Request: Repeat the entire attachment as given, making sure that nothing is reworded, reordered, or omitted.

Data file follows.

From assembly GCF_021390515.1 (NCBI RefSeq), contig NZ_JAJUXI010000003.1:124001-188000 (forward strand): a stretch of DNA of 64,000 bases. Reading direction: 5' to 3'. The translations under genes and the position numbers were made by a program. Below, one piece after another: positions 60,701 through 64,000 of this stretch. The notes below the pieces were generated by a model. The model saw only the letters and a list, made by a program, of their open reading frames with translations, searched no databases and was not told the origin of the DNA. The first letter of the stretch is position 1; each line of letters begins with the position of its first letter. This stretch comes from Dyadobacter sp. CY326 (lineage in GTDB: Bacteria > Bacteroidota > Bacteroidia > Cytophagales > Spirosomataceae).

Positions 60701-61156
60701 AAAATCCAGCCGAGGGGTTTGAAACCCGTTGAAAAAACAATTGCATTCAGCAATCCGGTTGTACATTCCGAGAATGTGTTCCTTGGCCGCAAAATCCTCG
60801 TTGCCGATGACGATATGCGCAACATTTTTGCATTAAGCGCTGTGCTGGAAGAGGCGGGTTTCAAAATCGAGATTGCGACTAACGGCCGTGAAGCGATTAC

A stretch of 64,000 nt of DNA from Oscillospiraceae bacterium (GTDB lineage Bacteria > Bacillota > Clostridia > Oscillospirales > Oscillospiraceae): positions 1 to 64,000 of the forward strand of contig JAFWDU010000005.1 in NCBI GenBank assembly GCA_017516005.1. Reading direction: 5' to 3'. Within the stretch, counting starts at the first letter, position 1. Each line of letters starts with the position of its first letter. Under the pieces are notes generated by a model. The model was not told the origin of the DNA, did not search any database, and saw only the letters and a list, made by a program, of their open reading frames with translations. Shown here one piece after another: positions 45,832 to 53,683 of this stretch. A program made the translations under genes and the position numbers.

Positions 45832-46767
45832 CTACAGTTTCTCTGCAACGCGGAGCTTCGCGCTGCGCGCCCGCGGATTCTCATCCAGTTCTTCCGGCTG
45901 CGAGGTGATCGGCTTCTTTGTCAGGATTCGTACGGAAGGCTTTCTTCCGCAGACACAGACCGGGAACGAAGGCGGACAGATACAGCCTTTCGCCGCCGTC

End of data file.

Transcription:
From assembly GCF_021390515.1 (NCBI RefSeq), contig NZ_JAJUXI010000003.1:124001-188000 (forward strand): a stretch of DNA of 64,000 bases. Reading direction: 5' to 3'. The translations under genes and the position numbers were made by a program. Below, one piece after another: positions 60,701 through 64,000 of this stretch. The notes below the pieces were generated by a model. The model saw only the letters and a list, made by a program, of their open reading frames with translations, searched no databases and was not told the origin of the DNA. The first letter of the stretch is position 1; each line of letters begins with the position of its first letter. This stretch comes from Dyadobacter sp. CY326 (lineage in GTDB: Bacteria > Bacteroidota > Bacteroidia > Cytophagales > Spirosomataceae).

Positions 60701-61156
60701 AAAATCCAGCCGAGGGGTTTGAAACCCGTTGAAAAAACAATTGCATTCAGCAATCCGGTTGTACATTCCGAGAATGTGTTCCTTGGCCGCAAAATCCTCG
60801 TTGCCGATGACGATATGCGCAACATTTTTGCATTAAGCGCTGTGCTGGAAGAGGCGGGTTTCAAAATCGAGATTGCGACTAACGGCCGTGAAGCGATTAC

A stretch of 64,000 nt of DNA from Oscillospiraceae bacterium (GTDB lineage Bacteria > Bacillota > Clostridia > Oscillospirales > Oscillospiraceae): positions 1 to 64,000 of the forward strand of contig JAFWDU010000005.1 in NCBI GenBank assembly GCA_017516005.1. Reading direction: 5' to 3'. Within the stretch, counting starts at the first letter, position 1. Each line of letters starts with the position of its first letter. Under the pieces are notes generated by a model. The model was not told the origin of the DNA, did not search any database, and saw only the letters and a list, made by a program, of their open reading frames with translations. Shown here one piece after another: positions 45,832 to 53,683 of this stretch. A program made the translations under genes and the position numbers.

Positions 45832-46767
45832 CTACAGTTTCTCTGCAACGCGGAGCTTCGCGCTGCGCGCCCGCGGATTCTCATCCAGTTCTTCCGGCTG
45901 CGAGGTGATCGGCTTCTTTGTCAGGATTCGTACGGAAGGCTTTCTTCCGCAGACACAGACCGGGAACGAAGGCGGACAGATACAGCCTTTCGCCGCCGTC